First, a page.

Jer 6:14 They have healed the wound of my people lightly, saying, ‘Peace, peace,’ when there is no peace.
The Jews knew full well what the Law of God said. They also knew the promised blessings for obeying that Law and the certain curses for disobeying it. In addition, they knew that they had been doing anything but living in obedience to the Lord. Jeremiah’s preaching exposed their sin and announced coming judgment.
But they did not want judgment. They didn’t want to see it. So they didn’t. They embraced the message of “peace, peace.” Until the hammer fell.
So it was in France and England in May of 1940. The allies were “at war” and yet they did not believe there would be a Nazi invasion. Here is an example of this willful blindness taken from William Manchester’s biography of Winston Churchill (Volume 2, The Last Lion) –
One French pilot did see the [Nazi] buildup on the evening of the eighth of May. He was over the Ruhr, returning from a propaganda mission, dropping leaflets urging the German people to overthrow Hitler and thus bring peace. Above Dusseldorf he looked down and saw a 60 mile line of tanks and trucks headed for the Ardennes [where the Germans were going to pull off a surprise attack]. They were driving with their lights on. He reported his discovery. It was dismissed as not credible.
Five months earlier, as Europe slept away the winter, a German airplane carrying two staff officers was blown off course and forced to land in Belgium. The officers tried and failed to burn the papers they carried, which happened to contain the OKW’s [German High Command] revised operation orders for the invasion of the Low Countries (Belgium, Holland, etc) including a thrust through the Ardennes. British intelligence perused the captured papers. The high arts of deception and double cross being well practiced by both the Germans and the British, it was concluded that the papers were a plant, a ruse, and therefore, unbelievable.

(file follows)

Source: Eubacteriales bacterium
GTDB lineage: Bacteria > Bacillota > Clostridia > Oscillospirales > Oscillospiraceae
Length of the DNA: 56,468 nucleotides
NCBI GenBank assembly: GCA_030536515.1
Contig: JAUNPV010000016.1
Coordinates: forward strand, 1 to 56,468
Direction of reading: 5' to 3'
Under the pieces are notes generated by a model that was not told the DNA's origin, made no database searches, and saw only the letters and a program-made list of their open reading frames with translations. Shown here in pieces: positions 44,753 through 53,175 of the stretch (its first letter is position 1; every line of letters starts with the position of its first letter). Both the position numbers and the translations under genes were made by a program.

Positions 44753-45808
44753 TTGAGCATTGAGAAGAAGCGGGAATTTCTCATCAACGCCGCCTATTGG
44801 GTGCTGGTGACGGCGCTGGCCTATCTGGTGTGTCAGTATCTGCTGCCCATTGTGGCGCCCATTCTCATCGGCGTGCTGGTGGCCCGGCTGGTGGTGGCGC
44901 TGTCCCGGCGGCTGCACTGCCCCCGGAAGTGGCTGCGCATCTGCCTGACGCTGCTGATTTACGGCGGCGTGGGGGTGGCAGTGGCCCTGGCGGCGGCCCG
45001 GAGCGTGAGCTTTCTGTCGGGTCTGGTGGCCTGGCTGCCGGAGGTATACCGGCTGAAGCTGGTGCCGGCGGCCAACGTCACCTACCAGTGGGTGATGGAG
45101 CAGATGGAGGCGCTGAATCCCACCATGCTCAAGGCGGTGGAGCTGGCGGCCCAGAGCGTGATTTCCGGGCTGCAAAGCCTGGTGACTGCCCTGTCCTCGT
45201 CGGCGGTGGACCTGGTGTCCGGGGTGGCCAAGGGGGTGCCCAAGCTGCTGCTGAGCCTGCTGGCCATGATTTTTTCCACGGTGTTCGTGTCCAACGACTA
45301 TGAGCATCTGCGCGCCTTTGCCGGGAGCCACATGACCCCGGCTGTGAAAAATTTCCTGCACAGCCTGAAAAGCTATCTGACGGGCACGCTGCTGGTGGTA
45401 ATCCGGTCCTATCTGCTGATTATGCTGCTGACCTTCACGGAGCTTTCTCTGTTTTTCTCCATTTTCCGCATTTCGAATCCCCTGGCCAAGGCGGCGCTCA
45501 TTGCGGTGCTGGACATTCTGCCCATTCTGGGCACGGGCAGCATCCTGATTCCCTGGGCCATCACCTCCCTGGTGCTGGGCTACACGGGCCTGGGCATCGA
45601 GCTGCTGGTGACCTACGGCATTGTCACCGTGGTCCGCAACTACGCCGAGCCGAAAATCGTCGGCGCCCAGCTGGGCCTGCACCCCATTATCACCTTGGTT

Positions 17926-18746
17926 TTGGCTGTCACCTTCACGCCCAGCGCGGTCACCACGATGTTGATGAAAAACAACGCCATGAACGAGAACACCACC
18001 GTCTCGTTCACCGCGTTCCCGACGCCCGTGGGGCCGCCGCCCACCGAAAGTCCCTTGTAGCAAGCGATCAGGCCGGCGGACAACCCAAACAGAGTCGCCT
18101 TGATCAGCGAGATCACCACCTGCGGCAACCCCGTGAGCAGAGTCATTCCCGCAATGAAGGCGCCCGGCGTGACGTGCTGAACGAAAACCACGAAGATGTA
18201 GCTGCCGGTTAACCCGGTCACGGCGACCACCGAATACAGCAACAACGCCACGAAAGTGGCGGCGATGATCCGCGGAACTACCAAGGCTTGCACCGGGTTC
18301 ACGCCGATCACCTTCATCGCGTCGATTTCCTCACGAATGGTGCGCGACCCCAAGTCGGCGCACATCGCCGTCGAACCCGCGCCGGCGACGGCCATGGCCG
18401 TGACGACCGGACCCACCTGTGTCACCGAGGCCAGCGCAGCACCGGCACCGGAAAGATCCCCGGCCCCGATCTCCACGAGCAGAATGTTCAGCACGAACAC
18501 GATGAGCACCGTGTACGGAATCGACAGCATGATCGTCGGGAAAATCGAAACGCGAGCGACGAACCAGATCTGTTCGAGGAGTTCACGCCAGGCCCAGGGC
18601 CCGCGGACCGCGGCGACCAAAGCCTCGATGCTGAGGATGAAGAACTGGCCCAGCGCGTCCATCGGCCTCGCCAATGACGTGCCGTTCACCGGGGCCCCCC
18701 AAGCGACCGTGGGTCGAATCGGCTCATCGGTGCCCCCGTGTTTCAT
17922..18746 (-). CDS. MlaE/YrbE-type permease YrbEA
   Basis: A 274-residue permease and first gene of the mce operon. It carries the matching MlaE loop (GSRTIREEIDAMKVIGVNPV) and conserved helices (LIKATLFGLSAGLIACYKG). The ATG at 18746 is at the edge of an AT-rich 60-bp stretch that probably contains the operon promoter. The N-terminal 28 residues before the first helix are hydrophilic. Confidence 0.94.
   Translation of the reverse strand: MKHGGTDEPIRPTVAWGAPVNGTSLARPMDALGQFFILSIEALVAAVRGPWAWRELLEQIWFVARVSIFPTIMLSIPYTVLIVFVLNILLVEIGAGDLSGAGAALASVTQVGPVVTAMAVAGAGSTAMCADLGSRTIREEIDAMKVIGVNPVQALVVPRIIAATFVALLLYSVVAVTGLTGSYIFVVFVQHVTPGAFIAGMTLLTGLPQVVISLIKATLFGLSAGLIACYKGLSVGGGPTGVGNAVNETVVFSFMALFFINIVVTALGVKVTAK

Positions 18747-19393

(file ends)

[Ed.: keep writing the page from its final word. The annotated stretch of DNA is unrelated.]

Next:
But they weren’t. The Ardennes was precisely the point the Nazis would invade through, and the very point that the French military leaders insisted was an impenetrable maze that no army could ever come through.
The French and the British, in these cases, had hard facts and proof thrown right into their faces. Yet they disregarded those facts. Why? Because they did not want to believe what the facts proved. There would be no war. Or if it came, it would come at points that were well fortified and defended. The allies would soon pay a high, high price for their refusal to see what they did not want to see.
And so it is when the facts tell us that evil has come in among us. A mother and wife goes to her pastor and tells him about the horrific treatment she has been suffering at the hands of her upstanding, well-respected, “christian” husband. Church leaders and members see a man, a member of their church, energetically pursuing “ministry” with troubled young people or maintaining age-inappropriate relationships. They receive reports that this man is taking a few young people “camping.” But he is such a fine “servant of the Lord.” The most likable fellow you could ever meet. The facts point to the need for great caution and the establishment of firm boundaries. But no action is taken. Why? Because the church leaders and members do not want to see what the facts are pointing to. They do not want to consider that evil is sitting right there in the pew with them Sunday after Sunday, year after year.
Willful blindness is a sin. It enables evil. It oppresses the victims. It ignores the warnings and instructions of the Word of God. It is selfish. Rather than face up to the truth that the Nazis are coming, willful blindness chooses to embrace the fantasy even though millions are going to die as a result.